5. In three years college graduates will not know the difference; this “decrease” becomes a non-issue.
Guest’s comment that “pay disparity is a bigger issue than actual pay” can become a non-issue with very little effort. Is this fair or ethical? Mehhhhh. I personally think it would be a slap in the face to those of you who have busted your humps and sacrificed career and personal opportunities all in the name of KPDeloitterhouseErnstMG. But it certainly wouldn’t be the most desperate attempt made by one of the firms in recent memory.
Raising morale – hardly. What are your thoughts?
Plenty of lessons came out of the financial crisis. For some it was that Big 4 auditors are irrelevant. For others it was that we need one set of high quality accounting standards ASAP. Aaaannnd for others, it was that the SEC needs to get better at pretty much everything.
For CFOs, it appears that at least some of them learned that miserable employees are a drag. Robert Half Management Resources surveyed 1,400 CFOs and 27% of them said “they learned to place greater focus on maintaining employee morale.”
It’s likely that this isn’t a lesson learned by just CFOs. Plenty of CPA firms have probably realized that a bunch of morose auditors and tax pros hanging around doesn’t make for a happy shop and are looking to improve their cheerleading skills going forward. KPMG has already brought back the Standing O, PwC, Ernst & Young, and Grant Thornton have all guaranteed merit increases for this year so there are signs that your happiness is no longer an afterthought.
CFOs Advise Keeping Employees Happy [Web CPA]
A little more from inside E&Y to round out the week. We got a tip earlier in the week that there was an oddly-timed town hall going on in Chicago this week. Our tipster indicated that the meetings usually occur after the June 30 year-end or in September.
We asked around and from the sounds of it, the meeting amounted to an extremely sober pep rally. The need for a little HR cheerleading is completely understandable, considering the month E&Y has had.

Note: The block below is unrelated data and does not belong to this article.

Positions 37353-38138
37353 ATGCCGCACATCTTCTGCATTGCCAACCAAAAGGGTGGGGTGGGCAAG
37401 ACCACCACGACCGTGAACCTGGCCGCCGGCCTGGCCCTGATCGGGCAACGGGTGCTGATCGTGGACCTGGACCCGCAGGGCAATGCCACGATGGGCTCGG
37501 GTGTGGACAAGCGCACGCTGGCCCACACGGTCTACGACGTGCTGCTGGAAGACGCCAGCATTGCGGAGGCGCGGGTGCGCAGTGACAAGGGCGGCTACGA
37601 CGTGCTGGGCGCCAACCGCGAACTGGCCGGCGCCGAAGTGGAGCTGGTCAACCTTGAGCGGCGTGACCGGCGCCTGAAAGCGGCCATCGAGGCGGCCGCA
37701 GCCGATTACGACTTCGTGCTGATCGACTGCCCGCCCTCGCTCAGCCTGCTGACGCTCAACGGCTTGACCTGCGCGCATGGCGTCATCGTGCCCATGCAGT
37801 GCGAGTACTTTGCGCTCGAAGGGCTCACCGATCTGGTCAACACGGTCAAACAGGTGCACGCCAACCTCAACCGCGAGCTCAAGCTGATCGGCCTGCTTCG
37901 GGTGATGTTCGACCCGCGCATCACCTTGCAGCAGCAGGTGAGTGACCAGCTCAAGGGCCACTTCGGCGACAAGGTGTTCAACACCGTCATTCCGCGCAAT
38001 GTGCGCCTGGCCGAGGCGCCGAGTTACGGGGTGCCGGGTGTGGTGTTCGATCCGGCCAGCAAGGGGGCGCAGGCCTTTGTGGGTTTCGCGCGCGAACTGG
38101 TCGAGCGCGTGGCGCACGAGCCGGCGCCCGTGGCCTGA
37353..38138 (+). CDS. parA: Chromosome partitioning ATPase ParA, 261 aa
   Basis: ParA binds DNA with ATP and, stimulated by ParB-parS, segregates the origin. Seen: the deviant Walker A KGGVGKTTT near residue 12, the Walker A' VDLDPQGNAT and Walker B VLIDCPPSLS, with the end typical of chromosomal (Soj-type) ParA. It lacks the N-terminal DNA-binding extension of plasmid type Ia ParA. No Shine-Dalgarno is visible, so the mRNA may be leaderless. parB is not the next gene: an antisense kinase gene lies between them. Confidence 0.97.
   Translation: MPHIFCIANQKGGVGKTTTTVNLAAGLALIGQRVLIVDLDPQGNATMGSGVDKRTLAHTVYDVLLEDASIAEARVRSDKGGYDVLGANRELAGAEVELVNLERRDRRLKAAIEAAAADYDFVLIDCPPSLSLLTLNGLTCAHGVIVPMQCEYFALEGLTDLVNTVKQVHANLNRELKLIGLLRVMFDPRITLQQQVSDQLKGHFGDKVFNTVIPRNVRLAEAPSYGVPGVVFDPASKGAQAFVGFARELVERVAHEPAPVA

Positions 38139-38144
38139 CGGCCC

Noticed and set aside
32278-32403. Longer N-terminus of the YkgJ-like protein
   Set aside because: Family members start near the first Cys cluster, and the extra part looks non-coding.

“[T]hey just talked about how they know morale is down, yet no plans for how to fix it. Additionally, they said there would be raises this year, but no mention of how large or small…[and] your basic HR ‘Thank’s for your help’ stuff.”
We haven’t heard the details for the cause “low morale” but it’s quite possible that it could be due, at least in part, to the ehmanlay rothersbay uckshowfay. Plus, busy season is in the home stretch and most people are just over it at this point. As far as fix for morale, our suggestions of Canadidan Tuxes, Timberlands and Hitler videos are obviously being ignored with extreme prejudice. We’re all out of suggestions. Maybe they aren’t the best ideas but at least we’re trying.
The silver lining here is that comp increases are still on the agenda after the initial announcement made by Steve Howe back in January. If they go back on this promise — we’re confident they won’t — you can just blame it on Dick Fuld.
For some time now, Caleb has been touching on the upcoming/ongoing/always-occurring exodus from Big 4 into the private sector. The obvious reasons for the change from public to private are obvious, but here’s a few for kicks:
• Bigger pay day (and potential growth)
• CPA requirements completed
• Actual work/life balance